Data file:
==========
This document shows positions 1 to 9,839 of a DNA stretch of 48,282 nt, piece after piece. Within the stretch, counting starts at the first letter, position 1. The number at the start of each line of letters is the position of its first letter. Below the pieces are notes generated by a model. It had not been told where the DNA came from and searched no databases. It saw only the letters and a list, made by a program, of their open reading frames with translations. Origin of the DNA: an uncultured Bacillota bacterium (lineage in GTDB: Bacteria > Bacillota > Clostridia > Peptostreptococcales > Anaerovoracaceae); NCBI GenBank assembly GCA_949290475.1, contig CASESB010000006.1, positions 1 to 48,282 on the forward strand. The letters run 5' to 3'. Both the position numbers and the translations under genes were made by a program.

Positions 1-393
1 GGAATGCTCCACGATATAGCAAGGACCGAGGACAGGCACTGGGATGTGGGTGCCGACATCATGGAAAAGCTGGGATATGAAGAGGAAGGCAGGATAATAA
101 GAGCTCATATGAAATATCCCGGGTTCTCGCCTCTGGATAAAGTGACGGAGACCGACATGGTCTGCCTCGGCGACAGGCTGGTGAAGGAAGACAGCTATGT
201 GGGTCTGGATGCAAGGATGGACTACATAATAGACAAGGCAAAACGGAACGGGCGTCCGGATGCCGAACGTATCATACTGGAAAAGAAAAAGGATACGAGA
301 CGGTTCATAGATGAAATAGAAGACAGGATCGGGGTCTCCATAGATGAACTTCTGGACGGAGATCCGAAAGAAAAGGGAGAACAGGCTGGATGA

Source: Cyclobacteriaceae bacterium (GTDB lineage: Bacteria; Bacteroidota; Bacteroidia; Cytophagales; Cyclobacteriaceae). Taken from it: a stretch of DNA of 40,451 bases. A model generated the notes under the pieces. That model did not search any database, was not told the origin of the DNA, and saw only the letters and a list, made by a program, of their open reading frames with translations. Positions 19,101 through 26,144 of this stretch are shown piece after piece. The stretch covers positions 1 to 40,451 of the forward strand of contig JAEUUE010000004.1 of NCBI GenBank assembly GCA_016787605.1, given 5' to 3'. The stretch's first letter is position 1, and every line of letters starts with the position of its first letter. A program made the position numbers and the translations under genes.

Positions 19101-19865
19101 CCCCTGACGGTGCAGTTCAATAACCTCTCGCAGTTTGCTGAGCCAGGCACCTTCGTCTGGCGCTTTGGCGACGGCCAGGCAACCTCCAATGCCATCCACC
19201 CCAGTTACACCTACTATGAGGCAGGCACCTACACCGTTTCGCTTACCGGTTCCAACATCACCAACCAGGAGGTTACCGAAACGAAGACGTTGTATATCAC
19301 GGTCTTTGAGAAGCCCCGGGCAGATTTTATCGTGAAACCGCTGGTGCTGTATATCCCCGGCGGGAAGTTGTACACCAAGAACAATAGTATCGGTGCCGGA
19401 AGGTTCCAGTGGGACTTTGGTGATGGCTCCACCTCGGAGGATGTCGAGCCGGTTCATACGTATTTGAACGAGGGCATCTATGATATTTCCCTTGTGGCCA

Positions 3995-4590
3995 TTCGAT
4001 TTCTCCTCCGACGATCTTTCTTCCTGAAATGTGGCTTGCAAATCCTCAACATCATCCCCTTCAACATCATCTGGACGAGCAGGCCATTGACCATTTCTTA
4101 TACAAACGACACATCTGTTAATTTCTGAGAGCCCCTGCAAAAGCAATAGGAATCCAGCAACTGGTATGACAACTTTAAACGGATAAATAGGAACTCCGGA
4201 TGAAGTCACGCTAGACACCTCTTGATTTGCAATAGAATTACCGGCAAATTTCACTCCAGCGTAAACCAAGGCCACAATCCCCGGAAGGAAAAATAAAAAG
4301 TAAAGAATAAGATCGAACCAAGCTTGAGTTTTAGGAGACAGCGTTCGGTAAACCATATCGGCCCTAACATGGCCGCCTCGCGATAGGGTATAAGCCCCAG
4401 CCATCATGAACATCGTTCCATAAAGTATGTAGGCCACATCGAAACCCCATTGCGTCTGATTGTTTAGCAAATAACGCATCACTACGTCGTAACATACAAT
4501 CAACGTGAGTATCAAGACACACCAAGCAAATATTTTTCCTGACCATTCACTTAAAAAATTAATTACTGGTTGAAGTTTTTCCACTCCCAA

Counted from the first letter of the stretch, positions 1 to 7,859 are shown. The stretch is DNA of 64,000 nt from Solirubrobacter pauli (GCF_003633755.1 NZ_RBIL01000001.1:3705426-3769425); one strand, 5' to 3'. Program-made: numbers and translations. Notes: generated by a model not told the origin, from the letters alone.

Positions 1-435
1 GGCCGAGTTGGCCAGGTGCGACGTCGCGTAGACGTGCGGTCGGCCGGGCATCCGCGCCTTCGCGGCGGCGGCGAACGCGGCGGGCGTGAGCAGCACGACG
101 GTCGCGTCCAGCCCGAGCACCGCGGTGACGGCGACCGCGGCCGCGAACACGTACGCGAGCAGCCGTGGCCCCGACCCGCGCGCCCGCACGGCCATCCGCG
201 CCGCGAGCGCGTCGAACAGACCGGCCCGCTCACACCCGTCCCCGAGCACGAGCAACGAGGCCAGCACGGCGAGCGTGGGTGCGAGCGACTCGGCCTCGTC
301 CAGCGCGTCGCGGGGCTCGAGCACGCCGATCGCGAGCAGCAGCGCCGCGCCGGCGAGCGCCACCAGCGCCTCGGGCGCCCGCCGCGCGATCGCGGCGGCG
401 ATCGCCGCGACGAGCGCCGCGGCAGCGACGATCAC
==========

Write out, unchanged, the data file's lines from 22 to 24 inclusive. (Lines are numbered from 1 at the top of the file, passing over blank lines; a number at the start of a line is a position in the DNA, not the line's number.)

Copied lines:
Positions 1-435
1 GGCCGAGTTGGCCAGGTGCGACGTCGCGTAGACGTGCGGTCGGCCGGGCATCCGCGCCTTCGCGGCGGCGGCGAACGCGGCGGGCGTGAGCAGCACGACG
101 GTCGCGTCCAGCCCGAGCACCGCGGTGACGGCGACCGCGGCCGCGAACACGTACGCGAGCAGCCGTGGCCCCGACCCGCGCGCCCGCACGGCCATCCGCG